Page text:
In the winter of 2007 I flew ten thousand miles around the world to escape - from myself.
London’s chaotic pace had given me a sense of incompleteness. A busy life, a demanding career and a fast-approaching thirtieth birthday all contributed to a sense of anxiety.
I had contemplated working abroad and the dream was fading like an old photograph. So, I pushed aside my fears and booked a one-way ticket to Sydney, Australia. I was leaving in five weeks.
Those remaining days filled quickly with departures; farewell parties soaked with drinks and emotion. At Heathrow Airport, I left family with tears streaming down my face, entering into an unknown adventure.
On arrival, it felt like the holiday of a lifetime condensed into a few magical days. But as the jet lag vanished and the glitter settled, it was just me for company. I felt an overwhelming sense of panic, realising this was not a vacation and I had no concrete plan. I knew no one and although the blank canvas should have been exciting, it terrified me.
Exploring the sprawling urban paradise, I felt like a lost child instead of liberated. I ambled along sandy beaches painfully self-conscious in my own pale skin. My younger sister Michelle, a long-serving and very tanned Sydneysider was incredible, introducing me to her many friends, showing me all the magical sights and sounds that Sydney had to offer and surrounding me with excitement and opportunity. But I felt completely and utterly lonely. At parties I felt unusually shy, gulping down drinks and trying to find something worthwhile to say. My comfort blanket had been sharply pulled off my shoulders and I shivered with the exposure.
My CV painted a picture of someone I used to be in London, but did not reward me with a job. It rained uncharacteristically and relentlessly. My cash reserve was diminishing but the distance from home seemed to grow every day. Galleries and museums provided solitude but I was drowning in desolation. The anxiety of being judged followed me like a shadow.
I knew people would question how I could feel this way in such a captivating place. I was lucky to have such a beautifully packaged opportunity but I could not find the confidence to unwrap the ribbon. So I searched for an explanation.
The realisation was painful. I was so heavily weighed down with issues I could not swim to the surface to breathe. Years ago, I had chosen not to accept my university place, a decision I regretted. I felt inadequate amongst the high-flying graduates in my life. I compensated by pushing myself too hard, my life overflowing with people and activity with no room for self-reflection. Instead of celebrating achievements, I always felt I had not accomplished enough. These insecurities had boarded the plane with me as excess baggage.
I took each day as it came but did not learn my lesson. Joining a local group, aptly named Get a Life!, was an attempt to broaden my horizons. First up was Book Club in a restaurant in Circular Quay, but my fellow literature lovers were overbearing and pompous. I drank too much wine far too quickly. I fought the urge to shout rebelliously ‘I don’t even like Catch 22! I haven’t even finished it! Ha!’. I decided instead to Get a Life and excused myself to the bathroom and pegged it out of the door as fast as my tipsy legs would carry me. Walking home in the hammering rain, I rang London to speak to my older sister but my credit ran out just as I said hello. Sitting on the steps of the Opera House I sobbed, wet through to my underwear. I wanted to go home.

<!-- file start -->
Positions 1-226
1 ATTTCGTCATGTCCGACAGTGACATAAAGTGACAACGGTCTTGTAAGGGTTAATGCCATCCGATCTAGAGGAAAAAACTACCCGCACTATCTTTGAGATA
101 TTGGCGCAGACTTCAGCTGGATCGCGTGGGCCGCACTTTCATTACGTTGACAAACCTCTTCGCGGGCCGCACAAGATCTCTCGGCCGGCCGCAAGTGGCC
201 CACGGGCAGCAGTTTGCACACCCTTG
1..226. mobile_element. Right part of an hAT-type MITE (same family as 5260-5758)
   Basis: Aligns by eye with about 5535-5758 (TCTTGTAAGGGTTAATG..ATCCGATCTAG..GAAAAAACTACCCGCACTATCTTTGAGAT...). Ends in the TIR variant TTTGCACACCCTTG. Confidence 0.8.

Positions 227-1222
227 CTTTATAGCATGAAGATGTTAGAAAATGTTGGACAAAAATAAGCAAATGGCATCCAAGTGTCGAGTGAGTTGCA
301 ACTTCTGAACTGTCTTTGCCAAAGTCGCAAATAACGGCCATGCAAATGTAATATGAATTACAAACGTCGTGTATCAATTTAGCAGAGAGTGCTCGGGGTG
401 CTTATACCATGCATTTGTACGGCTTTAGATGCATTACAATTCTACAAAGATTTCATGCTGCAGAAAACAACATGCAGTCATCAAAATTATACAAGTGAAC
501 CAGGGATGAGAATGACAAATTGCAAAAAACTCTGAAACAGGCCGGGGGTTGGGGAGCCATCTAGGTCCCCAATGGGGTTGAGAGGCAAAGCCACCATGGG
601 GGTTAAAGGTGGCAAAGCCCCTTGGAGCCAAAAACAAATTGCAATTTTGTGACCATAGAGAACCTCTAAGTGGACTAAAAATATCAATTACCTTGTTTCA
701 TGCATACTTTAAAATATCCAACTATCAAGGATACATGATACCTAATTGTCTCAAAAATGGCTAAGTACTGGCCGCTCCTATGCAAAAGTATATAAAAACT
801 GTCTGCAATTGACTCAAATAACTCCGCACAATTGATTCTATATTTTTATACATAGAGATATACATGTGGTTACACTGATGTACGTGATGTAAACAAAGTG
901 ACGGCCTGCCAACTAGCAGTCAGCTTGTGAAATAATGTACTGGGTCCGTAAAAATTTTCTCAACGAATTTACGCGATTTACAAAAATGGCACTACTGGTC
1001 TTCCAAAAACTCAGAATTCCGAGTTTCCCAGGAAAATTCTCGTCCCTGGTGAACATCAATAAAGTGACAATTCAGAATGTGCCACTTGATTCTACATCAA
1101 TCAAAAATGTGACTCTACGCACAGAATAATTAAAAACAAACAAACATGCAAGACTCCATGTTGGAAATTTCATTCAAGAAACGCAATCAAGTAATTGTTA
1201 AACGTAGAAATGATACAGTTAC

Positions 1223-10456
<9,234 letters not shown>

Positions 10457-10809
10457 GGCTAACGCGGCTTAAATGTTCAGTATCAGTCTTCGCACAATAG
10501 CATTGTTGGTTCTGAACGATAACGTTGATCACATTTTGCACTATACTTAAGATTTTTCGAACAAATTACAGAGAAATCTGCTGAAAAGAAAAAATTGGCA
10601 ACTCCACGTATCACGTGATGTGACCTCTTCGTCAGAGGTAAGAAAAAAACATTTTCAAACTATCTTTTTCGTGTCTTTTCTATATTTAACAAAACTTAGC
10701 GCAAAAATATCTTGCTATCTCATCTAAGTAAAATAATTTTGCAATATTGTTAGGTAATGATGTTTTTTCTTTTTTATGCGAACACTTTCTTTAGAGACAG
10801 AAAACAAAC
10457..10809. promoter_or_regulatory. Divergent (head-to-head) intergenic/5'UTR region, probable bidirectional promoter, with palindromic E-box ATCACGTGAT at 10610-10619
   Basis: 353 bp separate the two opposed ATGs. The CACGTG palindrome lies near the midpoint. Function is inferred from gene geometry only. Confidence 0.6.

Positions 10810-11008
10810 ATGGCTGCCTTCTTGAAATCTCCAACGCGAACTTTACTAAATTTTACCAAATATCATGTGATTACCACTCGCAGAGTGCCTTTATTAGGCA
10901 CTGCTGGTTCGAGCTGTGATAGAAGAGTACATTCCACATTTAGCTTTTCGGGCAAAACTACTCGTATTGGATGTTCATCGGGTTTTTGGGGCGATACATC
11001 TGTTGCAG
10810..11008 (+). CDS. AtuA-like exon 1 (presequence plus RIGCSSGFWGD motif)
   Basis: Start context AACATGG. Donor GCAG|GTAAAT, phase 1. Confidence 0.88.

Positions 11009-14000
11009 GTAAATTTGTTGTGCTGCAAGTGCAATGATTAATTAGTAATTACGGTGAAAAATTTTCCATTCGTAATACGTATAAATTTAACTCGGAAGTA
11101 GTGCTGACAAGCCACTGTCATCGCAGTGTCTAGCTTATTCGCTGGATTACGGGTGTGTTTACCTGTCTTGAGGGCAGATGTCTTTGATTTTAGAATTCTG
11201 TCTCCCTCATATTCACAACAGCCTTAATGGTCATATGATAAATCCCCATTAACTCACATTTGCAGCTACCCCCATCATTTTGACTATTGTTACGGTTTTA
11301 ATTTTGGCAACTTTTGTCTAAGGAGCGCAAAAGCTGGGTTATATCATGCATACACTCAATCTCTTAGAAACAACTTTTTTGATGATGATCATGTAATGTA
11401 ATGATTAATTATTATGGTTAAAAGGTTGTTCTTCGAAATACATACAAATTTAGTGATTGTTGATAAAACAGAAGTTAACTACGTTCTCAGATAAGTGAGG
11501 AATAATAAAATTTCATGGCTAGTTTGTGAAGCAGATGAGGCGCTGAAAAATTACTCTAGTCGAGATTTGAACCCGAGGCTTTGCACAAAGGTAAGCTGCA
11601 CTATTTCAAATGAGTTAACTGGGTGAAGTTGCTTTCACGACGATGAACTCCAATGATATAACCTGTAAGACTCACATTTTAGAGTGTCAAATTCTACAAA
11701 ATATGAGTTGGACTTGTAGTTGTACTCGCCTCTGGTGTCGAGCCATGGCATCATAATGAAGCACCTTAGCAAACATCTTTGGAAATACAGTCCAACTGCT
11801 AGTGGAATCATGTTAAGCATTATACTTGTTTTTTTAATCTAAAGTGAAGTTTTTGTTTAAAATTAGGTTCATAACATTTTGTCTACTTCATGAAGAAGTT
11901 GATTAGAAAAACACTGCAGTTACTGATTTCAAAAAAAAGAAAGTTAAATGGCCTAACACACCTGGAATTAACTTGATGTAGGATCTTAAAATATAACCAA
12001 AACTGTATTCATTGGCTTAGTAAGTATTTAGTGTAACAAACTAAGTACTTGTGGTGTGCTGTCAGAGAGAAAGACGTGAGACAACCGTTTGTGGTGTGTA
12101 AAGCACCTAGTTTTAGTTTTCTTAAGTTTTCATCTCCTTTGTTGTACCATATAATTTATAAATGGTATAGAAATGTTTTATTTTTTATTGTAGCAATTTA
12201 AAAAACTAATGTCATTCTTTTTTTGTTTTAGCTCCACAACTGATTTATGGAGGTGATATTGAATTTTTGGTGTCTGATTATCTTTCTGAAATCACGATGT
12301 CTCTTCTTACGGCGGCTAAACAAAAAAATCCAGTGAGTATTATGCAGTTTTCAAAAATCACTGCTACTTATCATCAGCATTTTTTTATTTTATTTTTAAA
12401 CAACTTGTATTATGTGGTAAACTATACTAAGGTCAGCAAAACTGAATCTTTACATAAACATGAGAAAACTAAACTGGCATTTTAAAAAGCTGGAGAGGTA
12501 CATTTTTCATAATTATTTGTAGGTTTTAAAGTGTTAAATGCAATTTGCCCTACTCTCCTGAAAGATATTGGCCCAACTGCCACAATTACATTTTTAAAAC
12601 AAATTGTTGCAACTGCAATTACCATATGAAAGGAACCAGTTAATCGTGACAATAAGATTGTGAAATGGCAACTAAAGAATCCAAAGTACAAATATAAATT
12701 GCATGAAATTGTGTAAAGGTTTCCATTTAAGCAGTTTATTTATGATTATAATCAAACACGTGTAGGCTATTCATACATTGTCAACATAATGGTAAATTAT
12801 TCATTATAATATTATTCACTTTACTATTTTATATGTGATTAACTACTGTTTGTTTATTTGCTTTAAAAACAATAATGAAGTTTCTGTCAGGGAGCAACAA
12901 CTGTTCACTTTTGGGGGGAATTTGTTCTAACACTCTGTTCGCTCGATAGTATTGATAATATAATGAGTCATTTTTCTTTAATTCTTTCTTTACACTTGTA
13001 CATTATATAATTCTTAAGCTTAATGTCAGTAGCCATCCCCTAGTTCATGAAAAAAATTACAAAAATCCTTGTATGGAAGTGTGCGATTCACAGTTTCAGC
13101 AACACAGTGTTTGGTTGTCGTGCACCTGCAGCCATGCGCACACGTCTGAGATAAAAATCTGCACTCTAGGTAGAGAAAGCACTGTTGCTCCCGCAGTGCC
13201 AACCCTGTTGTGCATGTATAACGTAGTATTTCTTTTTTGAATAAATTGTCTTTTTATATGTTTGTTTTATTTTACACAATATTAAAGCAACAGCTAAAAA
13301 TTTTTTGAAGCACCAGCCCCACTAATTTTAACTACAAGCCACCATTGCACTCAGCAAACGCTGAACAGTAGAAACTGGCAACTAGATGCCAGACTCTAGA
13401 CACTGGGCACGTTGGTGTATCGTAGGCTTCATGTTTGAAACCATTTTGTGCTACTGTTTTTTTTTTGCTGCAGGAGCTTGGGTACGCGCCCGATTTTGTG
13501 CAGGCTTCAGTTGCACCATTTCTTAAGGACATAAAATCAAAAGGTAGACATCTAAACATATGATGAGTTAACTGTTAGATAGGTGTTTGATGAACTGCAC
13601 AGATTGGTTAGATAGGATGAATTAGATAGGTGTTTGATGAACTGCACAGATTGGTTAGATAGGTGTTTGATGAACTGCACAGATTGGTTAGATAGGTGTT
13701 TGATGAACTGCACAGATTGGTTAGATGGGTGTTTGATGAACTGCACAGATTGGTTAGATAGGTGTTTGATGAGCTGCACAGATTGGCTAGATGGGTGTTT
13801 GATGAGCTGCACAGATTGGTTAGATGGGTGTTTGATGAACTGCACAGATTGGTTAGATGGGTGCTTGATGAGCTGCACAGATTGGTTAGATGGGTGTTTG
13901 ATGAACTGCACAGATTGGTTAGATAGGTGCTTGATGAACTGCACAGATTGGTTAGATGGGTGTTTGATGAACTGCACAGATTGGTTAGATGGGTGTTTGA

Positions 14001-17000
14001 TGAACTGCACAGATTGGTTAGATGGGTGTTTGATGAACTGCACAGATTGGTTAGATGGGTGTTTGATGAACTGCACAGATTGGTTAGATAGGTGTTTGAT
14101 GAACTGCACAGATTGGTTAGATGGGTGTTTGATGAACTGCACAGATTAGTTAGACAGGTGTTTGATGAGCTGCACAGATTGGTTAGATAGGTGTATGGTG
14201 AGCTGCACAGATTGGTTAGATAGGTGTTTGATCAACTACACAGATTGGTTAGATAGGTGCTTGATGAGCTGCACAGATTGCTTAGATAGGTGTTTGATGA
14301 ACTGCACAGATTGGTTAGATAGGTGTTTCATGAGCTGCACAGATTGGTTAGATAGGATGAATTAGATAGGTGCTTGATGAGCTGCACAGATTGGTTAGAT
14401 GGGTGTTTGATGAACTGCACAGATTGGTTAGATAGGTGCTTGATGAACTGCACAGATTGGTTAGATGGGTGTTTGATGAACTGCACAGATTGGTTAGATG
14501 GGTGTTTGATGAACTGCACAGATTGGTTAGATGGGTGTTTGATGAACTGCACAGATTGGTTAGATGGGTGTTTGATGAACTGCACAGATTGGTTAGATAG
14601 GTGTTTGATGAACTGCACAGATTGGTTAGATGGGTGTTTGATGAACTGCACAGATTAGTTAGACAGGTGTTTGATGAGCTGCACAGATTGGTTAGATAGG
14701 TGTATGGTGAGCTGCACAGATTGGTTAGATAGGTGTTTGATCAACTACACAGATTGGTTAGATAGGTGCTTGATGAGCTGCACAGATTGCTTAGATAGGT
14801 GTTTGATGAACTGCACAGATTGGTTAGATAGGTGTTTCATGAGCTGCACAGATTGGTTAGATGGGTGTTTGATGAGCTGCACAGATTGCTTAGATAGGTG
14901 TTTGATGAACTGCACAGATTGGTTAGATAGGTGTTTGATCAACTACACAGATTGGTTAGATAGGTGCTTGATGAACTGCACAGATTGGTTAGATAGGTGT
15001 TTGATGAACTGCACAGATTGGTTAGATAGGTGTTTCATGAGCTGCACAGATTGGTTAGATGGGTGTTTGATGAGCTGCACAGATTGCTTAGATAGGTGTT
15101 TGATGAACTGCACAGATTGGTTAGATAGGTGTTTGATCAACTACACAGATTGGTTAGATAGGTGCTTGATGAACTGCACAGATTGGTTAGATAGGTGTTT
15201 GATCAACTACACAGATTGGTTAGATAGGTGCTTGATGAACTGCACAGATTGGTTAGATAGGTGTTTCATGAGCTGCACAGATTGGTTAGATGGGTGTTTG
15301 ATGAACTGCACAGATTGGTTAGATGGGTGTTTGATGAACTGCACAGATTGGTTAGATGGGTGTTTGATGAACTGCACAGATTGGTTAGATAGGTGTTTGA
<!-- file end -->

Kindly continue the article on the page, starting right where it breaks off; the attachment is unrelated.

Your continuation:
It got worse. A simple National Park trek turned into a Bear Grylls endurance test. I got lost and did not pass another person for four hours. My foot bled from an unexplained injury and my water ran out. As the sun set, I felt crippled by absolute fear, convinced that I was being followed and that my time was up. This time I had gone too far.
I made it home, exhausted and grubby but determined. I guess you could say it was my epiphany moment. It was time to leave the destructive path I had chosen to follow for so long and make some changes.
I found a flat and a job in the city. I rediscovered yoga and indulged my infatuation for fashion in markets and vintage boutiques. I explored, I made friends, and I laughed a lot. Life began to sparkle again like the sun shimmering on the Pacific Ocean. I saw my surroundings in dazzling Technicolor.
One afternoon in a second-hand bookshop, I stumbled across an advert for a creative writing course. On enrolling, something finally clicked. I had a place to release all the thoughts, good and bad that swam around my head. Words spilled onto my laptop screen and filled endless notebooks.
I quietened the incessant inner voice that told me I was not good enough and allowed myself to feel a sense of accomplishment. I concentrated on building a portfolio of life experiences rather than worrying about a lack of academic achievements. I finally found solace in writing.
Those remaining days filled quickly with departures; farewell parties soaked with drinks and emotion. One night, a friend gave me a Dr. Seuss book called ‘Oh, the Places You’ll Go!’. It struck me how accurately it reflected the journey I’d gone on; around the globe and in my head.
I returned to London changed, but not a finished article. There is still editing to do. As I learned, you can be in the most remarkable place, but if you are living inside your head, you may as well be anywhere.
The experience has shaped me though, and made me realise what I have to do – stop regretting the past and start writing.
In moments of self-doubt I remember Dr. Seuss’ wise words - you have brains in your head and feet in your shoes, you can steer yourself in any direction you choose!